A group of LEGO fans from Poland decided to build the hugest Fallout diorama ever, and Bartłomiej Huetter has already built the first part of the project. Kombinat features a derelict factory that’s been turned into a refuge for survivors in the wasteland. Despite all the chaos, people seem to find entertainment in this messy living space. A brewery, an arcade saloon, a dance club and a couple doing not so safe for work activities. I guess we can’t expect more fun out of this apocalyptic world!
Usually it’s quite hard to build a large scale diorama but sometimes they are also full of details that it’s harder to absorb everything at once. Luckily, Bartłomiej has created a huge album on Flickr which displays many details including stickers and digital designs of the early model. Make sure you don’t miss anything. The vehicles and minifigures are astonishing!
The notion of zombies walking the earth strikes me as completely ridiculous and I never got into the whole ApocaLEGO theme either, but yet, somehow, I am completely hooked on The Walking Dead. I first saw an episode about two years ago and since have binge-watched the first four seasons and am camped in front of the TV for every new episode. I can’t really explain why. Perhaps it’s because some of the characters are so unsympathetic that the thought of a half-rotted zombie tearing their guts out is something to look forward to. Nobody seems safe, however, and whenever the more likeable characters are killed off, such as Dale Horvath in the 2nd season, I feel pretty much gutted myself (pun intended). A lot of fan-built LEGO models based on The Walking Dead are focussed on customized minifigures, but I wanted to have a vehicle from the show as part of my movie car collection. My choice: Dale’s Winnebago Chieftain RV.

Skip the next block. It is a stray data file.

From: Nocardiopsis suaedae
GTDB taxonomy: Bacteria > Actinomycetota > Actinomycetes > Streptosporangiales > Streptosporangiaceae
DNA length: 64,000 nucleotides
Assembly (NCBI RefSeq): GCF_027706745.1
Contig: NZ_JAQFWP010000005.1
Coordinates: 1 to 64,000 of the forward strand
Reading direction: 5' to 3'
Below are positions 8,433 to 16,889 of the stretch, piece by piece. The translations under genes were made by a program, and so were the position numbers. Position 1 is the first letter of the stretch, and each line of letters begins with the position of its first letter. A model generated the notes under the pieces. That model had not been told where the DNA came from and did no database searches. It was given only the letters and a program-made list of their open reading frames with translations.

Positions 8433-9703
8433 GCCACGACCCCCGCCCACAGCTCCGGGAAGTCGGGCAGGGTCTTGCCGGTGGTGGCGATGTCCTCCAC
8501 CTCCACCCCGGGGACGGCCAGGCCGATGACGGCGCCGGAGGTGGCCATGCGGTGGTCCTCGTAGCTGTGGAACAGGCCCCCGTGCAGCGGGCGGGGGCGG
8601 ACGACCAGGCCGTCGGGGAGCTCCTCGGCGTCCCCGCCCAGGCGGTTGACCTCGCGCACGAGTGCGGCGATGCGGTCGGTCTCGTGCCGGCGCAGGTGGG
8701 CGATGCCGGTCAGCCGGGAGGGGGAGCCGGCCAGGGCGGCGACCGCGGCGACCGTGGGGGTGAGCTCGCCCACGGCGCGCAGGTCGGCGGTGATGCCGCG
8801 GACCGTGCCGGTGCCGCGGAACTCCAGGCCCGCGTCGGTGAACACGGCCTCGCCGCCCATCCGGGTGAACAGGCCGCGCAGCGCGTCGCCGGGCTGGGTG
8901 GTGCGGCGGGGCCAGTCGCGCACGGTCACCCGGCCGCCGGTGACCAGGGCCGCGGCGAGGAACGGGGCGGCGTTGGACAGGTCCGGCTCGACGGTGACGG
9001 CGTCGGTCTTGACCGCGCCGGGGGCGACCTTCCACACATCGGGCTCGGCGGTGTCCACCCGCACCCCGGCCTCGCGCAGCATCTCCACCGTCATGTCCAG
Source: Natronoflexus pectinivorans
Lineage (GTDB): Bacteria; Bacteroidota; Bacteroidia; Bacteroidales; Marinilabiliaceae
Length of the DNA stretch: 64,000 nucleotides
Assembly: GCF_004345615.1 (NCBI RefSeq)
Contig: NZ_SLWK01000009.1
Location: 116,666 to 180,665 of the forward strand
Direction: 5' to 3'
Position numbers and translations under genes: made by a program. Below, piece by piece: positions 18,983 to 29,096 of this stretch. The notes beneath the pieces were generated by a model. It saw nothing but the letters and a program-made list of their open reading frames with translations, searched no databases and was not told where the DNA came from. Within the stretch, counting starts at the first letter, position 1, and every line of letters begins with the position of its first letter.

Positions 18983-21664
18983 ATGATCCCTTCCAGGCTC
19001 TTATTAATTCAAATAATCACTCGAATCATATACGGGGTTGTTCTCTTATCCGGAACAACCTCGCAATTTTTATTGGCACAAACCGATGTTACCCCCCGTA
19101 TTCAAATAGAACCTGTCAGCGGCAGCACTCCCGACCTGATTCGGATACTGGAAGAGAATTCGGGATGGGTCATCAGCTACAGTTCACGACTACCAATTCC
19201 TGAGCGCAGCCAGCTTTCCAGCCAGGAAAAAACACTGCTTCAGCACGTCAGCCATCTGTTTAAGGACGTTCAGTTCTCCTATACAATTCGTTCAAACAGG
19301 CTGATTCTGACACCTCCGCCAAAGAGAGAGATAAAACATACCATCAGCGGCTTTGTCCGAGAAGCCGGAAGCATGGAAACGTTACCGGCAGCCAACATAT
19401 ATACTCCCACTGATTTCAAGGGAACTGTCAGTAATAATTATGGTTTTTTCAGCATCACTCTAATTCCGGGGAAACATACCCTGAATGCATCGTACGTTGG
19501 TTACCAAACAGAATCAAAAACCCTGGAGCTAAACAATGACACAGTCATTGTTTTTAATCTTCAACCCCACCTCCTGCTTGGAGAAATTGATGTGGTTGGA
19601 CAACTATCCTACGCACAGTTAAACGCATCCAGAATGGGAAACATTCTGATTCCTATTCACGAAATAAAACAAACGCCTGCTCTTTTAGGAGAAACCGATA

Click through to learn more about this LEGO Walking Dead RV
The apocalypse is now. Civilization is gone. Chaos prevails… Sector AT.10 is the ultimate refuge for cut-throats, savages and punks. Only the most ruthless will survive…
Tim Schwalfenberg has masterfully crafted this dark scene depicting a fallen world often envisaged by pessimist spirits like myself. The choice of dull colors throughout the work helps a lot with the atmosphere. The recycled container, shabby ventilation system, disorganized structure and lying junk perfectly sums up a world without order. The hooded characters present an uncanny and unwelcoming ambiance. But don’t be intimidated! It’s just a perfect work of LEGO which we all should enjoy!
If you’re tired of building your weapons and armor in Fallout 4, take a break and do what Jonas Obermaier did: build your Fallout 4 weapons and armor in LEGO. This super cool minifig-scale scene of the Red Rocket truck stop, which can serve as a makeshift homebase for players, comes loaded with a suit of power armor, weapons, collectibles, loads of desk gadgets, and myriad other components surely destined to be broken down and reused.
This isn’t the first time we’ve seen the Red Rocket in brick form. We’ve previously featured a spot-on exterior by Markus Rollbühler and a stunning large-scale interior by Pierre. And while you’re checking out Fallout-inspired LEGO models, take a look at this life-size Fat Man mortar launcher.